So far, so good, especially for those who don’t mind being “guinea pigs” in exchange for short-term rewards. Because the biggest cause for concern with Prolia is its potential side-effects.
A Wolf in Sheep’s Clothing
Even though Prolia doesn’t accumulate in the body and has no known esophageal side effects as is the case with bisphosphonates, it boasts a rather long list of undesirable – and sometimes dangerous – potential side effects. In its shadow, bisphosphonates almost seem to be the lesser of both evils, and that’s no small feat. You’ll soon know why.
The most common side effects of Prolia are back pain, arm and leg aches, elevated cholesterol, general musculoskeletal pain, bladder infection, and pancreatitis.5
And as disclosed on the Prolia website (http://www.prolia.com), it can cause serious side effects because it “is a medicine that may affect your immune system” (remember the cytokines?).
These are the main side effects listed by Amgen:
- Low calcium levels
- Serious skin, lower abdomen, bladder, or ear infections
- Dermatitis, rash, or eczema
- Inflammation of the inner lining of the heart (endocarditis) caused by an infection
- Severe jaw bone problems such as osteonecrosis of the jaw.
And for dessert, Amgen serves up a cautionary statement: that “it is not known if the use of Prolia over a long period of time may cause slow healing of broken bones or unusual fractures.”
So it looks as though…
The More Things Change, the More they Stay the Same
Like bisphosphonates, Prolia opens the door to a wide array of opportunistic health problems, many of which can (and trust me, will) get covered over with yet more drugs.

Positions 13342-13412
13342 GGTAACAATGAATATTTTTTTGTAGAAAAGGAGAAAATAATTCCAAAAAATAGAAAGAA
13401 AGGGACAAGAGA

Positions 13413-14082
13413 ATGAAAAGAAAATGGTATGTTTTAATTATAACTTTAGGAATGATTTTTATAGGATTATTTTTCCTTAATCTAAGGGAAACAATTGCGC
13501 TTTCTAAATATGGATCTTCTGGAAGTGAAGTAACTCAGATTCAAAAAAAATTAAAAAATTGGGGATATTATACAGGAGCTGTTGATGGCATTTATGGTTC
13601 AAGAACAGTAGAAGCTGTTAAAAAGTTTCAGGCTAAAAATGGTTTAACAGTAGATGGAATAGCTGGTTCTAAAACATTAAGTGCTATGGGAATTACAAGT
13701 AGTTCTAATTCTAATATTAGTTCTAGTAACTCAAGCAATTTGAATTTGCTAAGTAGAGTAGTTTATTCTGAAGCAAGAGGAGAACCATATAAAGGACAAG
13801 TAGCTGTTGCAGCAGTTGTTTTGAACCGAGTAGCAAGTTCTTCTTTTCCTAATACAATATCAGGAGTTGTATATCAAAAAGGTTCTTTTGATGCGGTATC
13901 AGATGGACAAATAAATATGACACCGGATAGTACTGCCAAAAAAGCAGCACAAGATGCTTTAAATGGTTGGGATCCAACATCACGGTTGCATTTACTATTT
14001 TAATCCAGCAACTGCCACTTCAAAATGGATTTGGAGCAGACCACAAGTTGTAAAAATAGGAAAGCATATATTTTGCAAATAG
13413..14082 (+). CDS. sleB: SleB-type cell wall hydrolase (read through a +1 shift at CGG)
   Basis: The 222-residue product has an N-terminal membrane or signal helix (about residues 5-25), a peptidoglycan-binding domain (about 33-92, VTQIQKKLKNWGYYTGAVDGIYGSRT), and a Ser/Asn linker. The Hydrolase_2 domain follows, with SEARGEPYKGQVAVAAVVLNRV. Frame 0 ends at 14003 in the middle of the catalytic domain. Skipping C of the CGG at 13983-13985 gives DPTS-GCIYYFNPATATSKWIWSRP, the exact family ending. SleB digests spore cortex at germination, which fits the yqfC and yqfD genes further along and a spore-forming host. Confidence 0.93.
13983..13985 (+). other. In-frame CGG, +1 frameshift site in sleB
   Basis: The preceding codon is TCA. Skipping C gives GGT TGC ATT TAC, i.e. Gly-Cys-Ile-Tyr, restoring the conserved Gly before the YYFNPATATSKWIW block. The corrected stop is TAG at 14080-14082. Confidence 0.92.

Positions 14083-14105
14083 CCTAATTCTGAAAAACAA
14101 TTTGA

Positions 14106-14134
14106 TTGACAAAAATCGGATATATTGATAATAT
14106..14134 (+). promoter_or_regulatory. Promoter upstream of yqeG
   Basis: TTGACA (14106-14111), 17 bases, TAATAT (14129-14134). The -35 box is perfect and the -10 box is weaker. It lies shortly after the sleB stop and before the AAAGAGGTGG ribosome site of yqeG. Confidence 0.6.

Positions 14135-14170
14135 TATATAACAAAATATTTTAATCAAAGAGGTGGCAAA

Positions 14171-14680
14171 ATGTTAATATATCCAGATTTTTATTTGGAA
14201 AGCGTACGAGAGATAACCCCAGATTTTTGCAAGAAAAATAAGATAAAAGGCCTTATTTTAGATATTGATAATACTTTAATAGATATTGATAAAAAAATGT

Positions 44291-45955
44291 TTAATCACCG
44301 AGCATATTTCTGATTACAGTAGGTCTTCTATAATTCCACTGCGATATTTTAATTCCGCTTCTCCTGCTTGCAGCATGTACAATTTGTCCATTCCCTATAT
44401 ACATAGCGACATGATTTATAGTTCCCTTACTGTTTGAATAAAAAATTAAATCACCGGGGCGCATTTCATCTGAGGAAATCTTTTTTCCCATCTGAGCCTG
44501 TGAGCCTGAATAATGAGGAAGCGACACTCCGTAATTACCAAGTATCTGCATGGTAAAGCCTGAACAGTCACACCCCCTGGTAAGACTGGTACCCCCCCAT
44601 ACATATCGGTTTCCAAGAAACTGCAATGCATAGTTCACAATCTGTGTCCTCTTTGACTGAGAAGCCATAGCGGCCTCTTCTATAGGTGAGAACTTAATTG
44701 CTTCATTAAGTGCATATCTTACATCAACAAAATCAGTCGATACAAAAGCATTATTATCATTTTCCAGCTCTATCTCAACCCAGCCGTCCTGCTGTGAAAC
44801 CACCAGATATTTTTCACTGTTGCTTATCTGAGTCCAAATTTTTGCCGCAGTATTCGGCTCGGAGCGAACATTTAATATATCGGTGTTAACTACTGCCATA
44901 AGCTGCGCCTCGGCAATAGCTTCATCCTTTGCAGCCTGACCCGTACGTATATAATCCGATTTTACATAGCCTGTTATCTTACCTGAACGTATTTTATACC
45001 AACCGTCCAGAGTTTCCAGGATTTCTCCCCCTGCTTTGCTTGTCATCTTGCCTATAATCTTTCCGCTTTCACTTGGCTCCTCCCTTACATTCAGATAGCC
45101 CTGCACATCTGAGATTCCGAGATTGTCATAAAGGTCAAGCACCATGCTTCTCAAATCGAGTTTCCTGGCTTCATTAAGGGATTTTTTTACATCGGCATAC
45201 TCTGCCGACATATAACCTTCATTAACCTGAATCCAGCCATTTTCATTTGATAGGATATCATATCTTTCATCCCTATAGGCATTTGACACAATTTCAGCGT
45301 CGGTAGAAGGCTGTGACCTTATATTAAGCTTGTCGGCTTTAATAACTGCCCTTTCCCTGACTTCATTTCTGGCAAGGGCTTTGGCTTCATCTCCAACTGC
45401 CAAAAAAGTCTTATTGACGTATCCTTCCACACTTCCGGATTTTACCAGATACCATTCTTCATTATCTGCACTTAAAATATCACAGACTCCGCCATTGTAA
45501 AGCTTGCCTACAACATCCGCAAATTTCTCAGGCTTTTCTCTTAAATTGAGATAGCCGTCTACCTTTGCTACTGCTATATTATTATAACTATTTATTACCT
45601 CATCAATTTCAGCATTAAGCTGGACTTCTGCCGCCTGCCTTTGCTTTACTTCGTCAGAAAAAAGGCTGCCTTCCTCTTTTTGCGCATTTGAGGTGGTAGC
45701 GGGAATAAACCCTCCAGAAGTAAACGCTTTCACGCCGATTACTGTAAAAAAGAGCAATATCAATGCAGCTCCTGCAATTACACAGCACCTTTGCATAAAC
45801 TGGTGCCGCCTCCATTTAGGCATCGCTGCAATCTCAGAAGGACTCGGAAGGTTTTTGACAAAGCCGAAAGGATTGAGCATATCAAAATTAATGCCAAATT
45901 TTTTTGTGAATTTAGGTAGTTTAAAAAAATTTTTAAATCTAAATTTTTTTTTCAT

And let’s not forget that this drug interferes with the body’s natural immune system, which is the obvious reason for many of its most dreaded side-effects. In fact, roughly one year before its approval, FDA reviewers expressed concerns over Prolia’s activity against an important immune system modulator.6
But evidently, those concerns were shoved to the side and quickly forgotten. It seems as though the medical establishment considers drug side-effects – no matter how terrifying – an unfortunate “numbers game”. Applying its skewed logic, it accepts that there will always be some unlucky patients that will get stuck with irreversible damage, such as osteonecrosis or endocarditis – the latter potentially resulting in heart valve destruction or even a stroke.7 The unsuspecting victims are written off as inevitable casualties of war, losing their battle, but helping win the war against “disease”.
Don’t Get Fooled by Confusing Double-Speak
It almost seems as though well-meaning scientists focus so disproportionately on solving bone health issues using hi-tech tools, that they lose sight of the risk vs. reward ratio. That’s why together at Save Our Bones, we expose the truth and dispel misconceptions, especially as they relate to brand new drugs.
Let’s face it: two injections a year may sound like an appealing solution to finally conquer osteoporosis. But the bad news is the potential high price to pay. So I urge you to consider your acceptable options and weigh the consequences of your decision. Also, please share this review with anyone you think may benefit from it.
And ALWAYS remember the good news: the Save Our Bones community is here for you and your bone health, with proven natural bone health strategies that work with your body… not against it.
1 Commercial Biomedical Testing Module: Effects of Osteoprotegerin on Bone Maintenance in Microgravity (CBTM). http://www.nasa.gov/mission_pages/station/science/experiments/CBTM.html].
2 Lacey DL, Timms E, Tan HL, Kelley MJ, Dunstan CR, Burgess T, Elliott R, Colombero A, Elliott G, Scully S, Hsu H, Sullivan J, Hawkins N, Davy E, Capparelli C, Eli A, Qian YX, Kaufman S, Sarosi I, Shalhoub V, Senaldi G, Guo J, Delaney J, Boyle WJ . Osteoprotegerin ligand is a cytokine that regulates osteoclast differentiation and activation. Cell. 93:165–176. 1998.
3 Nakagawa N, Kinosaki M, Yamaguchi K, Shima N, Yasuda H, Yano K, Morinaga T, Higashio K. RANK is the essential signaling receptor for osteoclast differentiation factor in osteoclastogenesis. Biochemical and Biophysical Research Communications. 253:395–400. 1998.